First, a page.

So I was more than a little taken aback to see the comments that came in response to her recent post about reducing the calorie load in various recipes and foods by substituting alternate fats, sweeteners and the like. My own preference in my eating is to try to eat less processed foods rather than lower calorie foods, so if I wish to use any of the suggestions from this particular post, it will be because I think they’ll make the foods taste better rather than that I expect them to improve my health. But when I came to the comments made by other readers, there were a number of those correspondents who not only criticized her suggestions as though she were publishing them in a medical journal but, in some cases, got rather mean-spirited and began verbal fisticuffs amongst themselves. It struck me as not only exceedingly ill-mannered but was about as far from germane as possible, given the forum of that blog. All quite uncivil, if you ask me.photo collageBut of course, you didn’t ask me, so it’s not only not incumbent upon me to express my opinion in this matter, it might in fact be just a little bit uncivilized to take any other readers to task. Tricky business, this etiquette stuff. It’s certainly not up to me to ‘fix’ what I think is not ideal in others. I am not the law or the arbiter of good taste for anyone else, to be sure. I just hope that I don’t forget myself how to be at least as civil as my parents, teachers and betters have worked so hard to help me grow to be. I’ve got enough to keep me busy just remembering how to write a semi-civilized daily blog of my own and mind my own life’s business. But I don’t mind sending you over to the Good Thing blog so you can also have the benefit of its excellence–and perhaps skew the tenor of the comments back to more fittingly responsive–since I happen to know my readers have such gracious manners!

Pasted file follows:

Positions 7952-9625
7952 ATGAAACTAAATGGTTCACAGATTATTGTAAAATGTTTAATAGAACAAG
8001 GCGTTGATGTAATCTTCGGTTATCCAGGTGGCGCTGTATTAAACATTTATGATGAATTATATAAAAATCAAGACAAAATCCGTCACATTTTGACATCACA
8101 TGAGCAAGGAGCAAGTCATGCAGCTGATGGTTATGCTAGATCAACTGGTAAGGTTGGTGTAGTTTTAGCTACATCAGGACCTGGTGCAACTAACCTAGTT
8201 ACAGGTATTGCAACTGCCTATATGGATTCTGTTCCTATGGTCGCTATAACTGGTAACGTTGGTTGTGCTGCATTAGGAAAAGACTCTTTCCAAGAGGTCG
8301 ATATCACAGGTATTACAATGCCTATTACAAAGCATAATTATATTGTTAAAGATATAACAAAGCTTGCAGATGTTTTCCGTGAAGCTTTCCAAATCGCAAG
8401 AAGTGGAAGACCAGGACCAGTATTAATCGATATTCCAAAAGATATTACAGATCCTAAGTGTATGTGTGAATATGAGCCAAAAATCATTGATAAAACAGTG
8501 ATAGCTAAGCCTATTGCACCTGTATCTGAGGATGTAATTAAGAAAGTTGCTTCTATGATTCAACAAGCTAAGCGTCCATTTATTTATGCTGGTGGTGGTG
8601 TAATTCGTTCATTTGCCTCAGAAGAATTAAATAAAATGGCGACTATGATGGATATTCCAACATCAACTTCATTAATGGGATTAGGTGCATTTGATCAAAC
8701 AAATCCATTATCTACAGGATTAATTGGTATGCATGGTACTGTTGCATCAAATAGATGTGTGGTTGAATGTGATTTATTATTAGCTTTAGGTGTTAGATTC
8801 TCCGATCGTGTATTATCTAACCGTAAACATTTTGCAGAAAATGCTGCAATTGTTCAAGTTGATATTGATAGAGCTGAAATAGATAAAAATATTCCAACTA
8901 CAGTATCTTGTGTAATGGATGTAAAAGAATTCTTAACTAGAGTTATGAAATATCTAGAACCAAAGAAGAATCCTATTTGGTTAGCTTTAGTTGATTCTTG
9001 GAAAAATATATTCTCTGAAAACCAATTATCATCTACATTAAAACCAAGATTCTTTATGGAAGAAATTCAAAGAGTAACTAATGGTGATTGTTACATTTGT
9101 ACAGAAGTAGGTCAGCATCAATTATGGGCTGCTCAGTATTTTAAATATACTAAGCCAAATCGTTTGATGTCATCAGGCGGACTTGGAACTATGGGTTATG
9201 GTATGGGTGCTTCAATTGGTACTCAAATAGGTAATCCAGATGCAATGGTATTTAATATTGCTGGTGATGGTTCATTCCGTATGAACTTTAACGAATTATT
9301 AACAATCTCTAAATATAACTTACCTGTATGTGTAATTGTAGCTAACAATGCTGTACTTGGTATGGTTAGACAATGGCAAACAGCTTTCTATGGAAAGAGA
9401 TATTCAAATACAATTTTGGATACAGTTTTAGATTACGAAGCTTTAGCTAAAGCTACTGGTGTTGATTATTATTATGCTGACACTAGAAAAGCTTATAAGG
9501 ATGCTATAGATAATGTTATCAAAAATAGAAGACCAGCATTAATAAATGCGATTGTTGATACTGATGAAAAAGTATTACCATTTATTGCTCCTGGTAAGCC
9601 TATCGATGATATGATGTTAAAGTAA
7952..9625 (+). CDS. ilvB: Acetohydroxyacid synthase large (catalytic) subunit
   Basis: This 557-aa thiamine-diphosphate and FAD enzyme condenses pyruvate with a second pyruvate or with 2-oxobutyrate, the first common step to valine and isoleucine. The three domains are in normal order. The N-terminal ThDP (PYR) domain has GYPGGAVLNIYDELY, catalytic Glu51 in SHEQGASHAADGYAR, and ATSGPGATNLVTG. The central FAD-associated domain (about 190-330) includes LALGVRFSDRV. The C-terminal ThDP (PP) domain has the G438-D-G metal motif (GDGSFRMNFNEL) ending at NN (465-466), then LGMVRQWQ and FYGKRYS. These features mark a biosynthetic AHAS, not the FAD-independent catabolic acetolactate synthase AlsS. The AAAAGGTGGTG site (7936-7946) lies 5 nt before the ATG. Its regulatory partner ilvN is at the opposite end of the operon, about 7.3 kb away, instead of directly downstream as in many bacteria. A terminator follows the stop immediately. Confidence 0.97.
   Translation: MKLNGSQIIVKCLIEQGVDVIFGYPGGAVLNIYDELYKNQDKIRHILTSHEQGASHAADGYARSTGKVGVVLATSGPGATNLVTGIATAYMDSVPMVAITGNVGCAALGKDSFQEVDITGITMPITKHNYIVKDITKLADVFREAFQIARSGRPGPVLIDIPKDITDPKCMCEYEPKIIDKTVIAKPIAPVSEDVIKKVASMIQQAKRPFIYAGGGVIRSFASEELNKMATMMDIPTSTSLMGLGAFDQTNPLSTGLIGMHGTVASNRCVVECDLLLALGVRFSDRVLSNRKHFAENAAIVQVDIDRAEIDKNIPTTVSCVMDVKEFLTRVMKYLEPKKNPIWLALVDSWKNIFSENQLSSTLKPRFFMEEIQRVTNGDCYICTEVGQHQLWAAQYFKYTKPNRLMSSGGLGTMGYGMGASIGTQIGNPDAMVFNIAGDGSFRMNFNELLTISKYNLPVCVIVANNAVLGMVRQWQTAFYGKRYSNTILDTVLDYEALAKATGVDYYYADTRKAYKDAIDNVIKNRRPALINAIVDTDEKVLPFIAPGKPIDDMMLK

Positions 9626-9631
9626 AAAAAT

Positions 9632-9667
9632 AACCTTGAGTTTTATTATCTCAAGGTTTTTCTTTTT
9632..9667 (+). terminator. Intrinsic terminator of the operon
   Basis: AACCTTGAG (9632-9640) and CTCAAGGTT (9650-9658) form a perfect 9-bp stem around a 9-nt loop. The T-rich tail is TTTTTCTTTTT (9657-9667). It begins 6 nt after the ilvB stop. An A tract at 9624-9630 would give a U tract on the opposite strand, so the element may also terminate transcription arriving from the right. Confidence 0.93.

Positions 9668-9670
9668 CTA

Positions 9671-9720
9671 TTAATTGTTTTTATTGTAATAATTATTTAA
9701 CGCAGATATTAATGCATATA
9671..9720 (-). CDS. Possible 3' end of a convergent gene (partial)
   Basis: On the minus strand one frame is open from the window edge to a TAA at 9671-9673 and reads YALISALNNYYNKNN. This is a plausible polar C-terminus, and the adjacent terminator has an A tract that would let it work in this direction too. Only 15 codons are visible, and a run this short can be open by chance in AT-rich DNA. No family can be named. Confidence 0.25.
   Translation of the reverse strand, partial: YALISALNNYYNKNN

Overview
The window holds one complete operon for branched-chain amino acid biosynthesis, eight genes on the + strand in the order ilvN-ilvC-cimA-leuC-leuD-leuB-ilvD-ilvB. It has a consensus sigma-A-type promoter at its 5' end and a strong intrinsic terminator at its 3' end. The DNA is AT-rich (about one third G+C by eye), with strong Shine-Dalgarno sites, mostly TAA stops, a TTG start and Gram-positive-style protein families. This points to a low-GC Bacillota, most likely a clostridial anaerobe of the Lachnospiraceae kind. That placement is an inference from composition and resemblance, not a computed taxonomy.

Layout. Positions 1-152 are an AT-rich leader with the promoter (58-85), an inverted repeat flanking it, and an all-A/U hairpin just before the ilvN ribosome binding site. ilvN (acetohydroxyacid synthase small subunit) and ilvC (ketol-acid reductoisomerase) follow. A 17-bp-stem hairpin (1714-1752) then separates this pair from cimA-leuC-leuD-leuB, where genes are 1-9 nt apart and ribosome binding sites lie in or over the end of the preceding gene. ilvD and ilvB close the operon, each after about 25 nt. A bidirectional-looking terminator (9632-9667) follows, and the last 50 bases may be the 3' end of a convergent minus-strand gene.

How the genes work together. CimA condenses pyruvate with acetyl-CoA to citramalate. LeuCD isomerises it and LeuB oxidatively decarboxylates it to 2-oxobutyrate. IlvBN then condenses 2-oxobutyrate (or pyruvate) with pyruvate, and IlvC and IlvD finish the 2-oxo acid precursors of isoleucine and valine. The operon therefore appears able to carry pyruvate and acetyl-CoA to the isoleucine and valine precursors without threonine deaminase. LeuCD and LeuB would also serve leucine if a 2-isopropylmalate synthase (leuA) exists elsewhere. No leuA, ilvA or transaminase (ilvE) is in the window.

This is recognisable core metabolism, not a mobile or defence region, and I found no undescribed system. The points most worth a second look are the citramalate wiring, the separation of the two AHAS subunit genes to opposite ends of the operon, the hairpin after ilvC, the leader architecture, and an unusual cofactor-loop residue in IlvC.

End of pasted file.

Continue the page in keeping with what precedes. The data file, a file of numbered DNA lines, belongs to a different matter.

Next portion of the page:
Rainmakers

Now that super storm Sandy is mostly past, those in the wake of the destruction are left to dig out from under all of the mayhem. As all natural disasters do, Sandy left behind not only massive damage brought on by the high winds, flooding, snow, fire and explosions that were part of the storm and its immediate effects but a whole swath of financial, social, political, logistical and definitely not least of all, emotional and personal damages that will take years to be mitigated, let alone resolved. Besides the losses of life and health that are such obvious costs of a massive storm ripping through, we all know–those who have been through this grinder before, anywhere in the world most especially–that there are innumerable other things once held dear that have been slashed away in a few hours’ time and many of them will never be recovered.digital painting from a photo